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Doctor Jacque Rogge, the current and outgoing President of the International Olympic Committee will be replaced on September 10th in Buenos Aires, Argentina. His twelve–year term is up, it is time for the IOC executive committee to elect a new leader. Who the committee chooses to be the new President will likely affect the modern Olympics in a more profound way than any other President has before, including Rogge, himself.  As a result, will the committee help answer the question that is on the minds of many, which is:

Are the modern Olympics still relevant?

Once the new president is elected, the committee must move to decide on the 2020 Olympic Games host city, between three strong bids from Tokyo, Madrid, and Istanbul. Additionally, the committee must decide on whether wrestling should be included in future games.

The Candidates

There are several candidates running, for example, Ukraine’s famous pole vault legend Sergey Bubka, gold medallist from the 1988 Seoul Games, as well as Switzerland’s Denis Oswald, who has a long rowing history and competed in three Games. He won a bronze medal in 1968 during the Mexico City Olympics. However; the only names that you need to remember going forward are, Germany’s Thomas Bach and Singapore’s Ser Miang Ng, both are current vice presidents with the IOC’s executive board.

Thomas Bach

The sixty-year-old Bach is the President of the German Olympic Committee, known locally as Deutscher Olympischer Sportbund. The one-time fencer serves as president of the Arbitration Appeals Division of the Court of Arbitration for Sport, so he certainly possesses an appropriate resume. At this level, all candidates bring to the table a bucket-load of degrees, board memberships and curriculum vitae’s that include at least a vice-presidency somewhere relevant and related to the international sports organisation. He is one of two clear frontrunners for the position. Meanwhile, he heads the bid to for Munich to host the 2018 Winter Olympics.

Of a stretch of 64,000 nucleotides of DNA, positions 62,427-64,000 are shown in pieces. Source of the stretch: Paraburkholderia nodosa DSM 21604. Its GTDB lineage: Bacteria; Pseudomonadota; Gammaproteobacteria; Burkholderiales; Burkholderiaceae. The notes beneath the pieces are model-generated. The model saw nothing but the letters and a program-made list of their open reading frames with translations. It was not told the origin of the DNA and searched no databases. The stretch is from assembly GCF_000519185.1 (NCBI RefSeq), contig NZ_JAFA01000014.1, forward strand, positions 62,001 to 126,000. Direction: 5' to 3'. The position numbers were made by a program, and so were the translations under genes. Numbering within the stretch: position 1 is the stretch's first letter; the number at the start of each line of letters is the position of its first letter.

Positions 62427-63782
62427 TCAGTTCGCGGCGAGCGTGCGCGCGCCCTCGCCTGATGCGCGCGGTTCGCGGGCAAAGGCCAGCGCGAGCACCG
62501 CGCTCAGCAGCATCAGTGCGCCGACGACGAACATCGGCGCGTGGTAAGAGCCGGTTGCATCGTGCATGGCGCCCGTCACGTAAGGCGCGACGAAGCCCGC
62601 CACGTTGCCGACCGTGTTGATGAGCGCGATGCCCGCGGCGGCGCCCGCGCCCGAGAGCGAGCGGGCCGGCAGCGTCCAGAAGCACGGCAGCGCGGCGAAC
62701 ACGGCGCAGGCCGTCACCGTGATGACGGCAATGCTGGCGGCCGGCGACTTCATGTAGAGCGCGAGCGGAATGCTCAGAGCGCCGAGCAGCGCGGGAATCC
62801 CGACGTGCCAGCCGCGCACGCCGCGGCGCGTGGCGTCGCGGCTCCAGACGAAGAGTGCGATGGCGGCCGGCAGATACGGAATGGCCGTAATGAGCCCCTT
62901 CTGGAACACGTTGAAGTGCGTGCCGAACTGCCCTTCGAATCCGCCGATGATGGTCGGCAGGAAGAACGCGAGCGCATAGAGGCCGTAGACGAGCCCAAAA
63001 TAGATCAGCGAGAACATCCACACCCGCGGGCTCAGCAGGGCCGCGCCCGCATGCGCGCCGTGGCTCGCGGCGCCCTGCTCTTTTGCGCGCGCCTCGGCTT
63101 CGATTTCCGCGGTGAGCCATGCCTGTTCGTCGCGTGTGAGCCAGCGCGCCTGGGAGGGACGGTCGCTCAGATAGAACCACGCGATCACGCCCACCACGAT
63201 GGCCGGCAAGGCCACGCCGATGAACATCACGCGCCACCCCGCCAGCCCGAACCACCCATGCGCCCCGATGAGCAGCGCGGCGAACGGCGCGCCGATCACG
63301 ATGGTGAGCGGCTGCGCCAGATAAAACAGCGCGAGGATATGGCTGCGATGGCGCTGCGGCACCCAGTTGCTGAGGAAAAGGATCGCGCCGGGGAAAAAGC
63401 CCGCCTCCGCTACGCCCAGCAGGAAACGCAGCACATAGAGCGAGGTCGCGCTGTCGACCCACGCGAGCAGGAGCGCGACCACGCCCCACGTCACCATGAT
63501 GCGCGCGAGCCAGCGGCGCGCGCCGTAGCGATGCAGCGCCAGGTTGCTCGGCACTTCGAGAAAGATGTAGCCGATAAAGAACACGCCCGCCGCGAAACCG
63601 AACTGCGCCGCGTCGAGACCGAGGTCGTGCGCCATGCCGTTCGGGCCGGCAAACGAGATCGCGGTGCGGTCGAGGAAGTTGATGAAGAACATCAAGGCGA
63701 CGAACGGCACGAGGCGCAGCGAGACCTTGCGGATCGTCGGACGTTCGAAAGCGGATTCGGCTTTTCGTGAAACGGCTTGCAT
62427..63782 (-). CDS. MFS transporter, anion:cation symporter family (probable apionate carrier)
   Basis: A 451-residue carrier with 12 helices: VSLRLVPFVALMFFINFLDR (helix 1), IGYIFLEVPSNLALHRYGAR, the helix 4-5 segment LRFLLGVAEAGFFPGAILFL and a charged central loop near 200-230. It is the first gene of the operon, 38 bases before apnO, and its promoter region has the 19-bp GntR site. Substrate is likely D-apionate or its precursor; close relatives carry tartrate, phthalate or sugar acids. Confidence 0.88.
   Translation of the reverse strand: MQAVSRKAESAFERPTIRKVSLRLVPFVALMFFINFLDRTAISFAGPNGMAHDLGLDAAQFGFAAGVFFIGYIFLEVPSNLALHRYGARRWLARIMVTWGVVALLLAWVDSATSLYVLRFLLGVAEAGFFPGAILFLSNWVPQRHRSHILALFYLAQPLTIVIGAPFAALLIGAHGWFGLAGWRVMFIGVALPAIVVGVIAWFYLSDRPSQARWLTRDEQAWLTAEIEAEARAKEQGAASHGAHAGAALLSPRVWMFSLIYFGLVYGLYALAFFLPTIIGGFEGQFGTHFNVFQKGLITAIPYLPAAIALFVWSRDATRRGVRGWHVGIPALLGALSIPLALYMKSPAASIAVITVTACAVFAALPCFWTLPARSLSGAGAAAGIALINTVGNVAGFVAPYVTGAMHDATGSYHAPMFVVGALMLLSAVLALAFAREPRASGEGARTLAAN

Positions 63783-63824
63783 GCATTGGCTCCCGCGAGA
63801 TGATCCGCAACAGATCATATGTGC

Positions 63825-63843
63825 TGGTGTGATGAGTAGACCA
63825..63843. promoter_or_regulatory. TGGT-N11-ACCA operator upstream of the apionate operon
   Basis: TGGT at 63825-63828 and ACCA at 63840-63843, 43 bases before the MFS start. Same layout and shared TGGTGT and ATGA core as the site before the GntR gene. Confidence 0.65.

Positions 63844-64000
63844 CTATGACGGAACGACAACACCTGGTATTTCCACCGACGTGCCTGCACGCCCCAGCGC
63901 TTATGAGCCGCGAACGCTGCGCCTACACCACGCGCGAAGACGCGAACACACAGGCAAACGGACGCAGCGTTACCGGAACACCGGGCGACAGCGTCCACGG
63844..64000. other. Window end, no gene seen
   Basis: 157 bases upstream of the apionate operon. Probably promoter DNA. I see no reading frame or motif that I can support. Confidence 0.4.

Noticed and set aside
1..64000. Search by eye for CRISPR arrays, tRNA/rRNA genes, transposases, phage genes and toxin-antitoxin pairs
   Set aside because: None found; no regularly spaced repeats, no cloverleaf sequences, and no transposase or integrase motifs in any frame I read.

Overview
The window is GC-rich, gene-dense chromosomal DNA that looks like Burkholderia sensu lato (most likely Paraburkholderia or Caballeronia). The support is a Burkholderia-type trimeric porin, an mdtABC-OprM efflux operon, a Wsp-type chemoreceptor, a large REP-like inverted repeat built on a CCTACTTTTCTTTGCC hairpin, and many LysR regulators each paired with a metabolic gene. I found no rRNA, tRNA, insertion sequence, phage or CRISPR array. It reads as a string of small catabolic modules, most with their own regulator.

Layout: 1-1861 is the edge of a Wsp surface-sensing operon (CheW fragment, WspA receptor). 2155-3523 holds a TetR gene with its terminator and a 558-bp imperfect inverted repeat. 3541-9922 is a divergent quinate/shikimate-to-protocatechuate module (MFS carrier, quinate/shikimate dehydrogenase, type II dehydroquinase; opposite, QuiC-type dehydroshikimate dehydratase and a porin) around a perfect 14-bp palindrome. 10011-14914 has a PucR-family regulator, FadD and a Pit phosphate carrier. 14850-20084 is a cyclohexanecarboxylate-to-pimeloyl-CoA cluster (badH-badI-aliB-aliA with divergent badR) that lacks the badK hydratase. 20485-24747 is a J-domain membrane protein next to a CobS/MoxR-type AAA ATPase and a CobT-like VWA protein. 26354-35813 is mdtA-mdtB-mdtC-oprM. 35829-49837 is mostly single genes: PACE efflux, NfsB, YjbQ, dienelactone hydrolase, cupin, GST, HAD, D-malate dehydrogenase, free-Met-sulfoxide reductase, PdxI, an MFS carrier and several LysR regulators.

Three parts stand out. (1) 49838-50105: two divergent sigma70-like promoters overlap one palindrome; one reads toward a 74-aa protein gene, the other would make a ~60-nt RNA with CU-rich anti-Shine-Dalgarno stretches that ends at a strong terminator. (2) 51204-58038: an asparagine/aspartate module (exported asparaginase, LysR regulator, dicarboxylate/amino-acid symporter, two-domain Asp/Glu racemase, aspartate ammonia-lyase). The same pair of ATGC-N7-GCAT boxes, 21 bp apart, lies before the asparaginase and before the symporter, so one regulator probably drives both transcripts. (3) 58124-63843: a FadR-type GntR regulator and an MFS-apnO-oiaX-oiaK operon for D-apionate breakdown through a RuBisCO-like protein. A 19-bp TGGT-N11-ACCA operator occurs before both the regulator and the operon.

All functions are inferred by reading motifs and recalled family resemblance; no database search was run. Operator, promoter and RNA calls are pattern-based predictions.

Ser Miang Ng

It is said that the IOC feel the need to embrace Asia on a greater scale, which brings about our other frontrunner, Ng, a Chinese Singaporean. Additionally, the IOC’s decision on which city should host the 2020 Summer Games may be influenced more towards Istanbul, Turkey. Istanbul it appears is on the lips of every media journalist. It is said that Istanbul is like a bridge between Europe and Asia, but like a bridge over troubled waters, will the Olympic Committee lay itself down? How is Istanbul a bridge and even if they are the proverbial bridge, since when does the Olympic Committee need to create the allusion of there being a gap between the western world and Asia? The IOC is a law unto themselves and will award future games to whoever they damned well please. Case in point the awkward decision to not give Athens the Olympics in 2000; a proverbial poetic touch to recognize where the games originated from at the turn of the millennia, would have been a public relations boon. That didn’t happen and by appearances, Athens won the right to host the 2004 games as a crumb, albeit an awfully large crumb; awkward.

The Turkish Athletics Federation appear to have run afoul of demonstrating fair play in sport, as 31 athletes in track and field tested positive for banned substances leading up to the 2013 IAAF World Track and Field Championships and were subsequently banned from participating. Although the 2020 games are seven years away and the public will have forgotten the recent spate of positive tests, the announcement awarding the games will be soon. On everyone’s lips will be spoken valid concern regarding the IOC’s implicit compliance to general deference regarding cheating.